• RepealAndReplace says:

      Nutlid will weigh in, once he gets the talking points

      He will do exactly like Two Scoops did with Franken and Moore when asked about them. Attack the Dem and ignore the Repuke.

      And if you are keeping score at home, it’s all tied up in the state legislature with two House Dems and two Senate Repukes accused sexual misconduct/harassment.

  3. Pseudonymous says:

    Silence is complicity.

    The failure of people to condemn these acts, and their willingness to find reasons to dismiss or diminish them when someone they view as “decent” is accused, is yet another attack on the victims of this sexual aggression.

    That these failures so often arise in the name of seeking political advantage only shows the bankruptcy of our politics.

    • The realistThe realist says:

      Whoa, who are you accusing of being "decent?"  smiley

    • ParkHill says:

      I'm having a couple problems with the way this issue is playing out, aside from the politicization. 

      (1) The accusations cover quite a range of different behaviors, but the outrage and the headlines are turned up to 11 on all of them. Groping and rape are both assault, but they are of a different scale. Extra-marital affairs and hypocrisy are not crimes. A "family values" politician caught in a same-sex tryst may be morally bankrupt, but it isn't illegal.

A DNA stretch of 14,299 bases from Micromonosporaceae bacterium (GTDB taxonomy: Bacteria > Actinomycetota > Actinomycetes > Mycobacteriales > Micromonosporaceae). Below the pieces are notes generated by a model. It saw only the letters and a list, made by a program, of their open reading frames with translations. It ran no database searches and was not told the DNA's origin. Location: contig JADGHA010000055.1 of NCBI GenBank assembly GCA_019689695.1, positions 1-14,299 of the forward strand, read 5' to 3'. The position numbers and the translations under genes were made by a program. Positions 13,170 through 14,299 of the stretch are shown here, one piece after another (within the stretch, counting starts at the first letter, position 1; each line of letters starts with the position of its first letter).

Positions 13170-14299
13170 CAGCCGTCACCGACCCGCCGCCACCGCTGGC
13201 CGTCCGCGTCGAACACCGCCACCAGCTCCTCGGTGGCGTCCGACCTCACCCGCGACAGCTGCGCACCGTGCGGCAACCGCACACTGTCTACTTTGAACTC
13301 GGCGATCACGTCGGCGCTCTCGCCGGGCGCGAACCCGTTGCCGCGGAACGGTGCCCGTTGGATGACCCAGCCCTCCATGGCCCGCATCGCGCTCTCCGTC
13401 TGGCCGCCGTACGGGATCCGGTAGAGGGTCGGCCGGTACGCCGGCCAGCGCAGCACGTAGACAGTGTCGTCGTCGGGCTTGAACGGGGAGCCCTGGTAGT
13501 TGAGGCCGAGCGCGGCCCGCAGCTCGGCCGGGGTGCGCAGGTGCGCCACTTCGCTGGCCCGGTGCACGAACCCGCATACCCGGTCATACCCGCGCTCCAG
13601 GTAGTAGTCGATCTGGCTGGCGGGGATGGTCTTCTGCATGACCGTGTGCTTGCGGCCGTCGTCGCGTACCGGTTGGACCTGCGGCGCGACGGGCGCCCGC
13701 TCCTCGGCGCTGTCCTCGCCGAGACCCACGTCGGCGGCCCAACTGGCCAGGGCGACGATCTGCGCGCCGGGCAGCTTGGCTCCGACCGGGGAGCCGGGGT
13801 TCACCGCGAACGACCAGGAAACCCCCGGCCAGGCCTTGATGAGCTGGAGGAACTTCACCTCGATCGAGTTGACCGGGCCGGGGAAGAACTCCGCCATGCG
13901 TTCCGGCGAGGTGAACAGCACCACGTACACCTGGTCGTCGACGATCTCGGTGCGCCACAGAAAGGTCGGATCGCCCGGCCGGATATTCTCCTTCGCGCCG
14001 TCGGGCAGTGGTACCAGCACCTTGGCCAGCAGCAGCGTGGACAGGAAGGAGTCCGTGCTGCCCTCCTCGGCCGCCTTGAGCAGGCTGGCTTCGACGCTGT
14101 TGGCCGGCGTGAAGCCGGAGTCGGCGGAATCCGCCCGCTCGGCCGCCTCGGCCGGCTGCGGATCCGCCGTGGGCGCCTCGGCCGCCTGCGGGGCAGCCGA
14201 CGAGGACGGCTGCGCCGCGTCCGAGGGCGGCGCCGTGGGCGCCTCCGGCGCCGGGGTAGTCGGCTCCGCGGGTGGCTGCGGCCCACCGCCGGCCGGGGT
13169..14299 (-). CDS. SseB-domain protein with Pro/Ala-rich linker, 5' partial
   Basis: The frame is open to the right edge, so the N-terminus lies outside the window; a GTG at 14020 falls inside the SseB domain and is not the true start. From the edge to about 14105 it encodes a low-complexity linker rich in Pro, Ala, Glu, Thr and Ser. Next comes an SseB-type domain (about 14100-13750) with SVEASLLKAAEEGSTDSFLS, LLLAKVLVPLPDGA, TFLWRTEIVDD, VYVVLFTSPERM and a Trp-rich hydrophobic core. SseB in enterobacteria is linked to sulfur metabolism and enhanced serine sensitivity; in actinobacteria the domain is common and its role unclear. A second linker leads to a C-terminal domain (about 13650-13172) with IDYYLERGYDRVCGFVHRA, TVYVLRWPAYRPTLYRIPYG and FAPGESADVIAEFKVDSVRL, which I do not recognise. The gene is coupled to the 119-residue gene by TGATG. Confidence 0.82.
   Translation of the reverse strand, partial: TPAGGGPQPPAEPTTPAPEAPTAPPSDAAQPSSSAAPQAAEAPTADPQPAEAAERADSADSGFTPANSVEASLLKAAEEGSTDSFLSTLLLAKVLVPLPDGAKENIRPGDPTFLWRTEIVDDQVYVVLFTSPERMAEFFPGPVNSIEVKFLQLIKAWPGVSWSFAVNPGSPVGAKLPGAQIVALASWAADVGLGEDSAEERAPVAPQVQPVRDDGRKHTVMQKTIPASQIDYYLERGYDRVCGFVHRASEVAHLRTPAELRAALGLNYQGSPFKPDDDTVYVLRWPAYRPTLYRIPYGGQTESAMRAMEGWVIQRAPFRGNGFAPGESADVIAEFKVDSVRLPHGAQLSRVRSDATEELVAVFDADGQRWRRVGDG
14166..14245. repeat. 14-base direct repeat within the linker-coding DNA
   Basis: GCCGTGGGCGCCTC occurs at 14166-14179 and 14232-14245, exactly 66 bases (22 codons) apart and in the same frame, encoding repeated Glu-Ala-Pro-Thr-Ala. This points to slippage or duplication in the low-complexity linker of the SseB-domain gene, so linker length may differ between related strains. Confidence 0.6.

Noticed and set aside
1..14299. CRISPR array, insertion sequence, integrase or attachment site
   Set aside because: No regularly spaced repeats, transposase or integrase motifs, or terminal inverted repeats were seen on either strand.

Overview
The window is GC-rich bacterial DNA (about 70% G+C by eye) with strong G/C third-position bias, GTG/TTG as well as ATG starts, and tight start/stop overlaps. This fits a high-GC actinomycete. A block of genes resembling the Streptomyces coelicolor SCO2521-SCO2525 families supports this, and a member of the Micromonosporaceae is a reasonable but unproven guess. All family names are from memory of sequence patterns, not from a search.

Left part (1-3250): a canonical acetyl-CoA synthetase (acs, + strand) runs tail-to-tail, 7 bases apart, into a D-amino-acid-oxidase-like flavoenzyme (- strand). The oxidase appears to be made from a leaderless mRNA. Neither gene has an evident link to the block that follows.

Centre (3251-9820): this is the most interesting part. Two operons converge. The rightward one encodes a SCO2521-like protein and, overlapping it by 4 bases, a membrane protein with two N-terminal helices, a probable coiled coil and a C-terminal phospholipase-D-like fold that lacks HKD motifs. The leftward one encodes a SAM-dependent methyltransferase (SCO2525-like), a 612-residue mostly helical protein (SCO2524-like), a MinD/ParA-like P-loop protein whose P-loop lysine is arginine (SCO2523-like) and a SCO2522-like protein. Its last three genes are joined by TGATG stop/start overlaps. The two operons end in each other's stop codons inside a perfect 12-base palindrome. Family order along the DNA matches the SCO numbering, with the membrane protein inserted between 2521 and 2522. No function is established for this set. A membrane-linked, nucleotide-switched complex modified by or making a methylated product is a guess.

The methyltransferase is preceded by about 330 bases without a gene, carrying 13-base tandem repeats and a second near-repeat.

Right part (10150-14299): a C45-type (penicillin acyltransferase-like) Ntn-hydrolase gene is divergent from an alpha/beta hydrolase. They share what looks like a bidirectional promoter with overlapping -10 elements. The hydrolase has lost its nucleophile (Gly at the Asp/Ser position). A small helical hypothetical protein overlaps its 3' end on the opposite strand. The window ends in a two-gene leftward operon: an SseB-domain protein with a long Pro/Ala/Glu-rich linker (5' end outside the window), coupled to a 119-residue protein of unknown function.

(2) The actual power relationship makes a huge difference. Giving someone a job via the "casting couch", threatening to destroy a career, or a 32 year old DA trolling for teenagers at the mall are examples of "power-over" that are different from hitting on a co-worker.  Assault from trusted community member enlists the community into complicity.

      (3) The patterns of abusive behavior are different. A predator is different from an ass-hole. I've seen a predator in action; it is about pursuing and exploiting weakness or vulnerability, not "hitting on" someone in a bar.